As the Namibian property market continues to reel from the adverse effects of a slump in the Angolan economy, a number of property developers have opted to exit the local residential property market and are choosing instead to focus on the commercial market.
“The market is definitely suffering due to the slowdown of the Angolan economy. However, this phenomenon has been experienced mostly in the higher end of the market. One must also keep in mind that Angolans have for many years used the Namibian property market to wash (launder) their money,” explained Gerry Claassen of Property Marketing, a local company that has been extremely successful in the local property market.
He added that a Rent Control Board or any form of artificial price intervention would have a negative effect on the market because it would essentially disregard the basic mechanics of demand and supply. “I am selling all my residential properties now to exit the residential property market,” said Claassen.
Commenting on the major challenges that face property developers, Claassen was adamant that the major challenge still faced is still the availability of land. Once land becomes more available, he said, then the concepts of demand and supply will begin to balance out to offer residents lower prices, both in terms of rental and purchase prices.
“With property goes finance and even though our banking system is strong and respected, the problem is that banks want zero risk when it comes to financing property. With the latest financial guidelines, banks have become much less willing to accept any risk. I am coming from a meeting right now where I made an offer to a guy to purchase property and he simply told me he didn’t want to take the risk. So we, as developers, take all the risk,” said Claassen.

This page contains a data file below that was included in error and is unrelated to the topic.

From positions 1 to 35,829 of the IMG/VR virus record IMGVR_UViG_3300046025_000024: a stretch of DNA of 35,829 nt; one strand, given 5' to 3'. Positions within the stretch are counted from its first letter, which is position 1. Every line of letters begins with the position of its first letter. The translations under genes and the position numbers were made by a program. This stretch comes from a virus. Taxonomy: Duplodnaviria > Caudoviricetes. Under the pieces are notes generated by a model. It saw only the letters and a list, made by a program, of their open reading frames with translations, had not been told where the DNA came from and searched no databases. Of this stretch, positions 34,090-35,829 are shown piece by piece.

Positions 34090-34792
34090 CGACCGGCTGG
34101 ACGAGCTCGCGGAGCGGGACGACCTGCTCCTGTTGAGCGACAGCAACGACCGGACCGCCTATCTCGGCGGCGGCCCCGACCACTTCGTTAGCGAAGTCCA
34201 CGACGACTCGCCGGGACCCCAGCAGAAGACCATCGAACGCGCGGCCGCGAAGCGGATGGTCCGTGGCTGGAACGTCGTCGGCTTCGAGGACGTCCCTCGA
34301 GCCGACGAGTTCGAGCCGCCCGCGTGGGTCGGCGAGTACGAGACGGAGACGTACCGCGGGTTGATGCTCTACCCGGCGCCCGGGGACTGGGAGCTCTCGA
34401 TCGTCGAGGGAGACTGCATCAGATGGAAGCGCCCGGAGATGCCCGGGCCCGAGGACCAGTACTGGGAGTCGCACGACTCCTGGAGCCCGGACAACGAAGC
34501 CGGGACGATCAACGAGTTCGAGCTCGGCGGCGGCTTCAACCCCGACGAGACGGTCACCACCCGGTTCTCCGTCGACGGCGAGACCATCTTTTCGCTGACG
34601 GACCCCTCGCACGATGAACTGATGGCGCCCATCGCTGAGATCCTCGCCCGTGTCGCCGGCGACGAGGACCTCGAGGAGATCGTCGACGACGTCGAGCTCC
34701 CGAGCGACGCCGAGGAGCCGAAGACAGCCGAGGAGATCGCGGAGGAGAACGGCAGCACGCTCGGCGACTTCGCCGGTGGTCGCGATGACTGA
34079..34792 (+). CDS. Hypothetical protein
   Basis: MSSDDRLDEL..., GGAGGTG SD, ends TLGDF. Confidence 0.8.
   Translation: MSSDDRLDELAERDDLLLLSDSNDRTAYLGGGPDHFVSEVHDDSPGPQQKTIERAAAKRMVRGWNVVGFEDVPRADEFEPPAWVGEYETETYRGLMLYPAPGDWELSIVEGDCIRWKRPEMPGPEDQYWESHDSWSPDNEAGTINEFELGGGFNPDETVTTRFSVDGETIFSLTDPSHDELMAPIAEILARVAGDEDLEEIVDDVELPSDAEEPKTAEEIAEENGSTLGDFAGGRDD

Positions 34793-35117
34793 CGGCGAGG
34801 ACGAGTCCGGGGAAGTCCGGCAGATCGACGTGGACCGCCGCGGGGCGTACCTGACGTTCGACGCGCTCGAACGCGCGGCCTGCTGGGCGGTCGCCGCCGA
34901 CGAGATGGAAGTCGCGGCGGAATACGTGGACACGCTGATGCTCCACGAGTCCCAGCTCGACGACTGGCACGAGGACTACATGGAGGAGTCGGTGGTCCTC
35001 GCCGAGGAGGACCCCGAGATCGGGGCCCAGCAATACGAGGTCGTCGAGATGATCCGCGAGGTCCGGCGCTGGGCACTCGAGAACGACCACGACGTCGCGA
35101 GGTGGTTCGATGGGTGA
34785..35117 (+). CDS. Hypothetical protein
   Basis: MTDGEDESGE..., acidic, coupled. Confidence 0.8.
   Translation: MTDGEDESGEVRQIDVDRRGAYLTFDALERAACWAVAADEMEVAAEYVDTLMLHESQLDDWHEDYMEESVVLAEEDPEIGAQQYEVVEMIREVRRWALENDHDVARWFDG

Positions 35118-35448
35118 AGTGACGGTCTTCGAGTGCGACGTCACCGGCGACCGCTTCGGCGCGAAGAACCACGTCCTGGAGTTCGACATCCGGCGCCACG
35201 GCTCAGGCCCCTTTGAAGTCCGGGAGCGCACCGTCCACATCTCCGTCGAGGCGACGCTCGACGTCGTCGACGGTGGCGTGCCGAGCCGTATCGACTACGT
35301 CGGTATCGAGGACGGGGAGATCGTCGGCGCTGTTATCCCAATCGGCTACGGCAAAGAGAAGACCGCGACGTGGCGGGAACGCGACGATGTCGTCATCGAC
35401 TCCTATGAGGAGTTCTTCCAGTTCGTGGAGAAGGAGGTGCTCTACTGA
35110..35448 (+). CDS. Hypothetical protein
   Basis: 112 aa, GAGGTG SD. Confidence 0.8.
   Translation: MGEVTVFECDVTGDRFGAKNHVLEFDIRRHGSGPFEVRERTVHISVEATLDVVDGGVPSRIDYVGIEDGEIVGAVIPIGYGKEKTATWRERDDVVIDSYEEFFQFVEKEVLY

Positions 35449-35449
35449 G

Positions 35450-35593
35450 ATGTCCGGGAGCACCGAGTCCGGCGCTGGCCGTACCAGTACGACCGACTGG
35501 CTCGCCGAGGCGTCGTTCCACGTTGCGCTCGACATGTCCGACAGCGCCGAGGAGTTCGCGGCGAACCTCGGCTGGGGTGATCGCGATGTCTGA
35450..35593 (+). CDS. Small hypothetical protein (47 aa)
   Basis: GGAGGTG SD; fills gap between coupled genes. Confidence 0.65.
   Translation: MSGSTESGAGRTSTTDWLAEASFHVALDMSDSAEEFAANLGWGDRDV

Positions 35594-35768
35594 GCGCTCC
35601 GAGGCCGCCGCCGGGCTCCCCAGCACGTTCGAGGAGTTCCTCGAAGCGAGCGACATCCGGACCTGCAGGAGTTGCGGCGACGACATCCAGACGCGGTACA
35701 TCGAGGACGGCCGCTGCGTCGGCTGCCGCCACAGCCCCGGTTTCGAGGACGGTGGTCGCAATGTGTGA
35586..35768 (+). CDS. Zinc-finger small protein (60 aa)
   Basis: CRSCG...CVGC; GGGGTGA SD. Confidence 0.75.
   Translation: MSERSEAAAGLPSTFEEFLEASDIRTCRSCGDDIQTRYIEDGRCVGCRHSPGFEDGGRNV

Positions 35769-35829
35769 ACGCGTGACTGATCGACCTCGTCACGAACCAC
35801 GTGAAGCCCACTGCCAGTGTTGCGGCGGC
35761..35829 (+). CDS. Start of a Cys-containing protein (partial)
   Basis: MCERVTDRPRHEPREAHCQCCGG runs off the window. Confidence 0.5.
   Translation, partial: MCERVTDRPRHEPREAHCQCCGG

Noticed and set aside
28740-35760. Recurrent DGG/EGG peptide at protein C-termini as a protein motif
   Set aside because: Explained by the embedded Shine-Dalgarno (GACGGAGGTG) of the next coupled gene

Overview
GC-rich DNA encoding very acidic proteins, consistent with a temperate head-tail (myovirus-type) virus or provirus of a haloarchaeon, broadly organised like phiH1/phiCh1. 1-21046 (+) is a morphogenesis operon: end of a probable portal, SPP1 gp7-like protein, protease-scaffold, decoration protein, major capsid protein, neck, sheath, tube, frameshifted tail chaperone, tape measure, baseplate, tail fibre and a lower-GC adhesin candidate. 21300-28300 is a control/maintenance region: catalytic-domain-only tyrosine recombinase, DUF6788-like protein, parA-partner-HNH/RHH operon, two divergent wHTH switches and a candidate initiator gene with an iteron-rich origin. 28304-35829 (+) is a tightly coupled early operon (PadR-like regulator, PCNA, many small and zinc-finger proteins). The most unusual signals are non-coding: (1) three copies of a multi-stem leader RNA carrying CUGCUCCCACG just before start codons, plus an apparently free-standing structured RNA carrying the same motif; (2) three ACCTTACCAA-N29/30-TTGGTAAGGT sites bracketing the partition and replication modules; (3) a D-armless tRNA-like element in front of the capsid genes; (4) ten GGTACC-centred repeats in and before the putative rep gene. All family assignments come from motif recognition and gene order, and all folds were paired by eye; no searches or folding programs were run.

Developers, who are also landlords, seem to be doubly exposed too, as often tenants simply refuse to pay. “People in some properties are not paying me. In fact, I am actually paying water for them and I am giving them a roof over their heads. I am losing money now that I might never get back,” Claassen lamented.
The local market in terms of property purchases and rentals is slowing down, as there is now less disposable income for many Angolans who have for many years propped up the local market with their constant influx of US dollars. But the ever-popular greenback is becoming increasingly scarce in Angola, as less revenue is being collected due to declining oil prices.
Even though Claassen is now exiting the residential property market, he still has great expectations for the future of Namibian housing. “The aspect of demand and supply should prevail and in the long-term the market will remain sound as long as the economy continues to grow and as long as the banking system remains solid and respectable,” said Claassen.
However, he warned that with strict banking guidelines and with tougher control measures from the finance ministry, the reality is that the market is now becoming tougher to enter, particularly for first timers, meaning that the guys with money will continue to dominate the market.
Claassen also confirmed that Windhoek’s property development market is dominated by a few individuals. “Every society has people who work hard and others who do not want to work at all. Certain people just have a higher desire to achieve their goals and I have to commend these people,” said Claassen. He was quick to note the need for more equality in the country and much needs to be done to achieve that. “The sad reality is that because the market is so rewarding, it’s only the rich that have an opportunity to enter the market. Unfortunately, this means the rich will get richer and the poor will continue to get poorer,” said Claassen.